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Mental Conditions Eligible for VA Disability

Service members who witness traumatic or stressful events during their duty can develop mental conditions. VA disability compensation is available to veterans diagnosed with a mental disorder due to their service.

Serving in the armed forces is a brave thing to do. Military service members fight threats against the security of the United States and protect the interests of its people. 

Each service member must carry out crucial responsibilities while on active duty. In some cases, they may fight in foreign lands or help support people living in difficult conditions abroad. 

Many service members witness distressing events or participate in dangerous or traumatic activities. Being part of a threatening situation — especially if it is recurring and lasts for an extended time — can lead to the development of a mental health condition. 

Fortunately, the VA disability benefits program compensates service members who develop mental health conditions due to their experiences. Compensation is also available if the service member had a pre-existing mental health condition that worsened due to their service.

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    Common Mental Conditions Experienced by Military Service Members

    According to the VA, the top three mental health conditions experienced by military service members are post-traumatic stress disorder (PTSD), major depressive disorder, and chronic adjustment disorder.

    Post-Traumatic Stress Disorder

    PTSD is the most common mental health concern experienced by active-duty service members and veterans. A very intense or long-lasting event that causes significant mental trauma can result in the development of PTSD. 

    Service members exposed to combat are most likely to experience PTSD symptoms, but anyone who experiences something traumatic can develop the disorder.

    The VA notes four classic types of PTSD symptoms:

    • Recalling the events as if they are currently happening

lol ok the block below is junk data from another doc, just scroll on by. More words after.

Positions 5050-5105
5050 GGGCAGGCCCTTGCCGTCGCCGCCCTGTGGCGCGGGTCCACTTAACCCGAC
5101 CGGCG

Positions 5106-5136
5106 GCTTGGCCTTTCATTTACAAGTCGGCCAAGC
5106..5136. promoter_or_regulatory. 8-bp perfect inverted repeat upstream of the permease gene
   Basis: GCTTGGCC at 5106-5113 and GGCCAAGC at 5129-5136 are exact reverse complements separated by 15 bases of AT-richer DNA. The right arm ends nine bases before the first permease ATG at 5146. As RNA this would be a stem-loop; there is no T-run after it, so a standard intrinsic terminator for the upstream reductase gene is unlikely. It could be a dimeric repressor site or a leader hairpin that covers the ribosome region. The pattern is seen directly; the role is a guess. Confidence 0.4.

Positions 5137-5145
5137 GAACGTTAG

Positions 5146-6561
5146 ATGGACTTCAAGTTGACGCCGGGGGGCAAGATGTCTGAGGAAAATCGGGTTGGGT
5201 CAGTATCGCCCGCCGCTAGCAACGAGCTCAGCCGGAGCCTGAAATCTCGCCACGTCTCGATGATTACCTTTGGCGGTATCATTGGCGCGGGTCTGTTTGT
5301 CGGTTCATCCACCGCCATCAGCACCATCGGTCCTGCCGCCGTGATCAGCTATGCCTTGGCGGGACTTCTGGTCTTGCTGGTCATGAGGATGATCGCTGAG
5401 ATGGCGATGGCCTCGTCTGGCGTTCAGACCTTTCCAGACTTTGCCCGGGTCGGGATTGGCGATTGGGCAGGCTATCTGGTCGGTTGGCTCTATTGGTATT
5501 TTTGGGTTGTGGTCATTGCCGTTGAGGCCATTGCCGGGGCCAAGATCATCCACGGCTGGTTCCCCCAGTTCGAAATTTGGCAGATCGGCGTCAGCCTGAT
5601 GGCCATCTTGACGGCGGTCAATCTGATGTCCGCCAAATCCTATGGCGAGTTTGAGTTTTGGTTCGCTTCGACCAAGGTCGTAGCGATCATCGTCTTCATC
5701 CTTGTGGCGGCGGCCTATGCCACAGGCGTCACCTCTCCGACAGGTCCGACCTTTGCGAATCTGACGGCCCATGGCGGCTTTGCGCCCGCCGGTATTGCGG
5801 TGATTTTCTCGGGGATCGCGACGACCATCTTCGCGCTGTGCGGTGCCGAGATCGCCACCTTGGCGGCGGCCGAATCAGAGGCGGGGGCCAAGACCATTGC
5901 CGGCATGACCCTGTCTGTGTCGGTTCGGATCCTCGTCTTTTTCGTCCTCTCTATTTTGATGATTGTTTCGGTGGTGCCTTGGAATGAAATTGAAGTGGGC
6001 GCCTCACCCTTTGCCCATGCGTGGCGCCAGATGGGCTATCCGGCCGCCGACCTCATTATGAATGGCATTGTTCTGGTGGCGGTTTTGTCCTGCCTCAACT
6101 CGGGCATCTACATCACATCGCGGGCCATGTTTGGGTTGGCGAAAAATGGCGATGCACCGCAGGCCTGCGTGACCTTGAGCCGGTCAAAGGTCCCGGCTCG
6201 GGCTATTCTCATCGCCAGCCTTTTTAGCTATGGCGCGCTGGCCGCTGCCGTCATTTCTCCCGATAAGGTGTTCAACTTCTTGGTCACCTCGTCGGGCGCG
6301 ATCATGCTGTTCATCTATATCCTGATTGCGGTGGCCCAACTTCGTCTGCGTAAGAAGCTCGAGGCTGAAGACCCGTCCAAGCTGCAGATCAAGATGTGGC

• Avoiding things that remind you of a traumatic experience
    • Having more negative thoughts or feelings than before the event
    • Feeling on edge or keyed up

    Every case of PTSD manifests differently, but some common behaviors associated with PTSD include the following:

    • Nightmares or flashbacks
    • Avoiding crowds, driving, or watching movies or TV that remind you of a traumatic event
    • Taking part in avoidance activities or always staying busy
    • Feeling numb and losing interest in things you used to enjoy
    • Forgetting details of the event or being unable to discuss them
    • Not being able to trust anyone
    • Being unable to sleep or concentrate
    • Acting in unhealthy ways, such as drinking too much, smoking, or taking drugs

    Some people with PTSD overcome their symptoms within a few weeks or months. And some require extended therapy to find relief from PTSD symptoms. Medications may help with specific symptoms, like difficulty sleeping or depression.

    Common types of therapy used to treat symptoms of PTSD include:

    Prolonged Exposure Therapy (PE)

    Prolonged exposure therapy involves talking about traumatic experiences with a therapist. The therapist may ask you to repeat the events during each session. Many people with PTSD find that this helps them gain more control over their thoughts and feelings.

    Cognitive Processing Therapy (CPT)

    Cognitive processing therapy involves talking with a therapist and taking note of the negative thoughts or beliefs that upset you. Over time, you can identify the thoughts that drive your symptoms of PTSD and change the way you think about them. These changes in thinking behavior can help many people overcome trauma.

    Eye movement desensitization and reprocessing (EMDR)